Coconut oil provides a moisture balance for curly strands. When curly hair is porous, it can absorb too much water. The Coconut oil powers the fiber of hair and attaches protein structures, preventing excessive water from causing the hair to swell.
- Argan Oil
The spiraled structure of curly hair means light refracts less than it does in straight hair, which means less shine. Argan oil for curly hair seals in moisture, reduces flyaway and calms down frizz.
- Brush or Comb from the Bottom Up
Curly hair is the most fragile type there is, so it is important to brush with care. Instead of yanking your way through each knot, detangling your hair from the bottom up helps you to gently work your way through it. Splitting your hair into four pieces will also aid with detangling. To decrease breakage, start brushing your ends and work through the tangles there, and then brush the mid-shaft range. Lastly, brush from your roots to your tips with one stroke. To protect hair from damage, the gentlest way to detangle curls without disrupting the natural curl pattern (as brushes often do) is by using a wide-tooth comb. Side note, make sure you’re not overbrushing or over combing your hair. This overbrushing causes split ends and unfriendly breakage due to the constant friction.
- Air Dry or Use a Diffuser
To prevent heat damage, it is best to let your hair air dry whenever possible. You may even find your curls are less frizzy after allowing them to dry naturally. Air drying your hair helps your strands soak up hydrating products more efficiently than if you were to use a blow dryer. However, on the days when you’re running out of time, break out the diffuser. A diffuser is a blow dryer attachment that softens the release of air while drying to promote smoothness and reduce frizz. A diffuser can help even out your curl pattern and boost the volume of weighed-down curls.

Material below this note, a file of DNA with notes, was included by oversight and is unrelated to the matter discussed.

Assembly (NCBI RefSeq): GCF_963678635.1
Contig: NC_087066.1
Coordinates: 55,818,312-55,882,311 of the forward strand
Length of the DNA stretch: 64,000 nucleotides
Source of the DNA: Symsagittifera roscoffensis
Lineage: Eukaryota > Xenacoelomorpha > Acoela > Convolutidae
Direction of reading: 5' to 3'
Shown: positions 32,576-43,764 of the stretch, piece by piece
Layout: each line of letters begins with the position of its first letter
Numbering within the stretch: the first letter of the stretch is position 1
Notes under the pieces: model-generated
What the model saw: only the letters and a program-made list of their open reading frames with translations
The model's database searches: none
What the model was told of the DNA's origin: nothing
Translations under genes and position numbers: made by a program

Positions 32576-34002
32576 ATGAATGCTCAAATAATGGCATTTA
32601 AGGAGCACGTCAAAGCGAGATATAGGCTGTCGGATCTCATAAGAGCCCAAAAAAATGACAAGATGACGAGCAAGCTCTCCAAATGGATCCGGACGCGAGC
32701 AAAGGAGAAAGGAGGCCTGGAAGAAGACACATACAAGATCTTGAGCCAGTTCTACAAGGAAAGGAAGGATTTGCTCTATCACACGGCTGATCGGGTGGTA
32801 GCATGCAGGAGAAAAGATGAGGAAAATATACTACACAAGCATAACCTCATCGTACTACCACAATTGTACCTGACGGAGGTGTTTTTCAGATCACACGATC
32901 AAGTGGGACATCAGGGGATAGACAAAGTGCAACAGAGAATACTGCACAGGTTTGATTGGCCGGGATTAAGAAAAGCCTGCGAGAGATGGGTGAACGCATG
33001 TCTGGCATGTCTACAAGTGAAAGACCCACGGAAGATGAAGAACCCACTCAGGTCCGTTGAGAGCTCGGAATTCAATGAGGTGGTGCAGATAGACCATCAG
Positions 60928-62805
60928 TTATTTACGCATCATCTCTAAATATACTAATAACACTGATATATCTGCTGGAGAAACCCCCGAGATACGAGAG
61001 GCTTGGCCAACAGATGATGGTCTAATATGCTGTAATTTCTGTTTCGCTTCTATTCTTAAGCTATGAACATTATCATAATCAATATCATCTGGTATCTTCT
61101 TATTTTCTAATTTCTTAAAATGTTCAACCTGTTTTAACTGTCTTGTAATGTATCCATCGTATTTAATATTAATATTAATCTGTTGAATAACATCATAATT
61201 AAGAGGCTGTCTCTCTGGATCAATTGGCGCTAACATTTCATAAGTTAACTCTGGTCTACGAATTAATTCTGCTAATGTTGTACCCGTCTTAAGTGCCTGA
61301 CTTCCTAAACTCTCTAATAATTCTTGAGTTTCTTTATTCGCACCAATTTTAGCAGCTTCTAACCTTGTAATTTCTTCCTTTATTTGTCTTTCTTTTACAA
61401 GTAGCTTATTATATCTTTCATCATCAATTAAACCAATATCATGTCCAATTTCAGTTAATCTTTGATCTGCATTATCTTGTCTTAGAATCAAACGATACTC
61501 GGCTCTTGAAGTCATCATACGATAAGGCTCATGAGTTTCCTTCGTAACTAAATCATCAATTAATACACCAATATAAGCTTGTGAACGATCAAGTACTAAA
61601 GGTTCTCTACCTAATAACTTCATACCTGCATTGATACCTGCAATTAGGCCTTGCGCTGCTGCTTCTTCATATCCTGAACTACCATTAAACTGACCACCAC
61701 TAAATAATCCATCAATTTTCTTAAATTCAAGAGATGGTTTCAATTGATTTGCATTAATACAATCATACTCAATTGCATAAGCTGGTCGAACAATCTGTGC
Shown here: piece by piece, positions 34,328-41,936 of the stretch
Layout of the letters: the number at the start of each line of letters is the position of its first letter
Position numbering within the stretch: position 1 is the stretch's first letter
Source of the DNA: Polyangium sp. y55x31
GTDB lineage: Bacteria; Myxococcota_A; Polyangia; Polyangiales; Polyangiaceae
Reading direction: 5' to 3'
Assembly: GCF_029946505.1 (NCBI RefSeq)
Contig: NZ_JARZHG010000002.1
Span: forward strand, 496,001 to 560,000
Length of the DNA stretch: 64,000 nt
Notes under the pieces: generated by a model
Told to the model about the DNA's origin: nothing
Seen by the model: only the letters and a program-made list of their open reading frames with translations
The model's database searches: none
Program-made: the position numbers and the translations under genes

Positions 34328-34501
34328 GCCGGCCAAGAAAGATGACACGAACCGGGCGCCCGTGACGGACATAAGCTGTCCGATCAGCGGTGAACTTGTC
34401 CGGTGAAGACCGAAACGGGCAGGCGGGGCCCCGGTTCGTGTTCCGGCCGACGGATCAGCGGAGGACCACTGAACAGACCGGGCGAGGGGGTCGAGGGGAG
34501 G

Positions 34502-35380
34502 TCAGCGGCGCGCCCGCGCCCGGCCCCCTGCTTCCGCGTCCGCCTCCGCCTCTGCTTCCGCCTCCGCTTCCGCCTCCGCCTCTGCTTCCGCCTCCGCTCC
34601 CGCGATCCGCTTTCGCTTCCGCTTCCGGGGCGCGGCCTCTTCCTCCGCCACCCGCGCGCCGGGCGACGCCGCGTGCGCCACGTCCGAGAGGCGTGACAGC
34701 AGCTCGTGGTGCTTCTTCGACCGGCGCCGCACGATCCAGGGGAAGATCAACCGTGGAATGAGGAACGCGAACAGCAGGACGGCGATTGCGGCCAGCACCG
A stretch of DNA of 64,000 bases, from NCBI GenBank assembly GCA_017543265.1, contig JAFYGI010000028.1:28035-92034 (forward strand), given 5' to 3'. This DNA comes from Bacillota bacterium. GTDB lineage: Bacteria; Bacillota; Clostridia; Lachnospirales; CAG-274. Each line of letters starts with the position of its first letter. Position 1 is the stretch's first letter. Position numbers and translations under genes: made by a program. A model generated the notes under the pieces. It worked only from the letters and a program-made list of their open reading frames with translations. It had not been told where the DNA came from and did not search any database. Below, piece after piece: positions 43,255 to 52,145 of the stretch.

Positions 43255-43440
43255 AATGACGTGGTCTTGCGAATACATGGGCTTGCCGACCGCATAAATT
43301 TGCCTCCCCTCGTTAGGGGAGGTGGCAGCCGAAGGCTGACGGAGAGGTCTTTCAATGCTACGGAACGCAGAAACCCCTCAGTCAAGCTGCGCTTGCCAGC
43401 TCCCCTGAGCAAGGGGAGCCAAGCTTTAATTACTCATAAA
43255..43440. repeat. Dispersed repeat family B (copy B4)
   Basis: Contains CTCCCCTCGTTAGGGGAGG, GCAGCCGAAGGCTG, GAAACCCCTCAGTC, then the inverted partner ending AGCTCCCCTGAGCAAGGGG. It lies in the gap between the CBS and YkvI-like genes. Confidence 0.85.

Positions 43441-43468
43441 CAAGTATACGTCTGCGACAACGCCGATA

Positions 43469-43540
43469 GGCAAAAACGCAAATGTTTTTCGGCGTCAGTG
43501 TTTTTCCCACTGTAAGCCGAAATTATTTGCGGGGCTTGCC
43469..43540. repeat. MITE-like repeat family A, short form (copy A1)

- Reduce Friction
Your hair is most delicate when it is wet, so avoid aggressive towel-drying. Firstly, towel-drying lifts up the hair cuticle, leading to frizz and breakage. Cotton towels can draw moisture out of your hair quickly and disrupt your curl pattern. Instead, use a microfiber towel to gently soak up extra moisture and reduce damage.
Another way to reduce friction is to switch your cotton pillowcase to a silky or satin one. This soft fabric allows hair cuticles to swiftly move across the pillowcase, avoiding any snags or tangles. Silk and satin will help maintain the shape of your curls and boost their smoothness.
- Try out the Pineapple Trick
Pineappling is a technique in which the hair is loosely gathered at the highest point of your head during sleep. You may even want to face your ends forward to save them from getting flattened. This hairdo protects the curl pattern while helping your hair maintain volume and hydration. Pineappling will also combat frizz.
- Stay Away from these Ingredients
Just as there are ingredients you want to include, there are a few common styling and shampoo ingredients you want to avoid for curly hair. To maintain proper hydration, avoid sulfates and parabens in hair products. These harsh ingredients will strip your curls of their natural oils, leaving them dry and brittle.